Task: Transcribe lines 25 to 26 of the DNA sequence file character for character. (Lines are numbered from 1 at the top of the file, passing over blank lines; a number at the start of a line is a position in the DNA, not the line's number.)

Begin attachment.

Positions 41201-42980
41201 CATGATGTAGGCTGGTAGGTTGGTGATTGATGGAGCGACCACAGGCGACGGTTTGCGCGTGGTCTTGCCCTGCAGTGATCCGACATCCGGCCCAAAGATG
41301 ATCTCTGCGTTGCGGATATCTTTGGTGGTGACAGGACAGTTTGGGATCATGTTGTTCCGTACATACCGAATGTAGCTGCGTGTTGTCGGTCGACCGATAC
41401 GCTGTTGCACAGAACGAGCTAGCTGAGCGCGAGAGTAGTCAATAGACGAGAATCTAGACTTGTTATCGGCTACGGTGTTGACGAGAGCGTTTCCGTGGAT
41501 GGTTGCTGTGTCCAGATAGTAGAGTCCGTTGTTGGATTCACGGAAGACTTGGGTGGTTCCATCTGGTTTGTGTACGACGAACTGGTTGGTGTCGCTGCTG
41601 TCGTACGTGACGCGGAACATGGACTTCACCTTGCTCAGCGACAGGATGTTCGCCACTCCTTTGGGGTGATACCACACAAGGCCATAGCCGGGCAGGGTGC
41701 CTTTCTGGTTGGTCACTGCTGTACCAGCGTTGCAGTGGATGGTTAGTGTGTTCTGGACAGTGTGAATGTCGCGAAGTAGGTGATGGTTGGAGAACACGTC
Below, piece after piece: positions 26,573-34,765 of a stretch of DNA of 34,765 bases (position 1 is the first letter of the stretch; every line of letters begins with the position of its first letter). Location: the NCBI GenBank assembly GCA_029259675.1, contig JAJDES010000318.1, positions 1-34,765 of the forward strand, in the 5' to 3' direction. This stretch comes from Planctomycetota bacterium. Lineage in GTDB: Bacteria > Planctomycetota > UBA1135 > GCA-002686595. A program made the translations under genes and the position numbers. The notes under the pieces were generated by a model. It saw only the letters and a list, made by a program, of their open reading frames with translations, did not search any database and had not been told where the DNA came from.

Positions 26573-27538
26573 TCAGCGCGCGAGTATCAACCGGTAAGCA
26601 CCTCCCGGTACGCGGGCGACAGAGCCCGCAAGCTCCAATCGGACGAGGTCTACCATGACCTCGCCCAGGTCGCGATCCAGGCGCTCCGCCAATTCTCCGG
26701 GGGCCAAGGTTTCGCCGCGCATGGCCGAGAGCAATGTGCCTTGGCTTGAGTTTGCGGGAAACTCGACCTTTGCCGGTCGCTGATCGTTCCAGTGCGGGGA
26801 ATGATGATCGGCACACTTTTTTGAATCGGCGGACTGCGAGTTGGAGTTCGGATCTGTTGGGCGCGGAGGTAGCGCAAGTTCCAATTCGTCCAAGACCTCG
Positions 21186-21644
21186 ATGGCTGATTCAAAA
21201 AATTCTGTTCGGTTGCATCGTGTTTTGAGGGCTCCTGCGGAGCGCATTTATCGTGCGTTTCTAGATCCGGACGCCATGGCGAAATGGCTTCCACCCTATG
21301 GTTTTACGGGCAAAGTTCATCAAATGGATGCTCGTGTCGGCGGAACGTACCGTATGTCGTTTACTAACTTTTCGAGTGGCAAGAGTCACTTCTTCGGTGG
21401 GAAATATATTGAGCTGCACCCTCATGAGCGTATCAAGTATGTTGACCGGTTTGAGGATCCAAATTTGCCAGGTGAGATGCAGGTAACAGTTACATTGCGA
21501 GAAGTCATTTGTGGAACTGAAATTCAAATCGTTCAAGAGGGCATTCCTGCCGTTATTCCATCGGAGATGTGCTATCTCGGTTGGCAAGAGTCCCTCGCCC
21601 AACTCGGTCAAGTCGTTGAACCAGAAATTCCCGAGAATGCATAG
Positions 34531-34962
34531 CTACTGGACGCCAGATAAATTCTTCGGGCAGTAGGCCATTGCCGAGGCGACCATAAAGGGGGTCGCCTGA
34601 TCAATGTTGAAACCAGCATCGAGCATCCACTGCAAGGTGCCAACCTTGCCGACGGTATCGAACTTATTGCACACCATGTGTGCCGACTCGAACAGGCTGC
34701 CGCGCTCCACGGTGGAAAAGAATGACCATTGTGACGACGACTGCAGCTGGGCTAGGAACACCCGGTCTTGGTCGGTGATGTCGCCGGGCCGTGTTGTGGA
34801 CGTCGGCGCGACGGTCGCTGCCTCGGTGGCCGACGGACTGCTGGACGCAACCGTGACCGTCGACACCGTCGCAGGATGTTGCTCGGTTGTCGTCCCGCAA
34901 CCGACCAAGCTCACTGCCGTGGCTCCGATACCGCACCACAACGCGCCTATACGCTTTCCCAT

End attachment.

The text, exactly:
34801 CGTCGGCGCGACGGTCGCTGCCTCGGTGGCCGACGGACTGCTGGACGCAACCGTGACCGTCGACACCGTCGCAGGATGTTGCTCGGTTGTCGTCCCGCAA
34901 CCGACCAAGCTCACTGCCGTGGCTCCGATACCGCACCACAACGCGCCTATACGCTTTCCCAT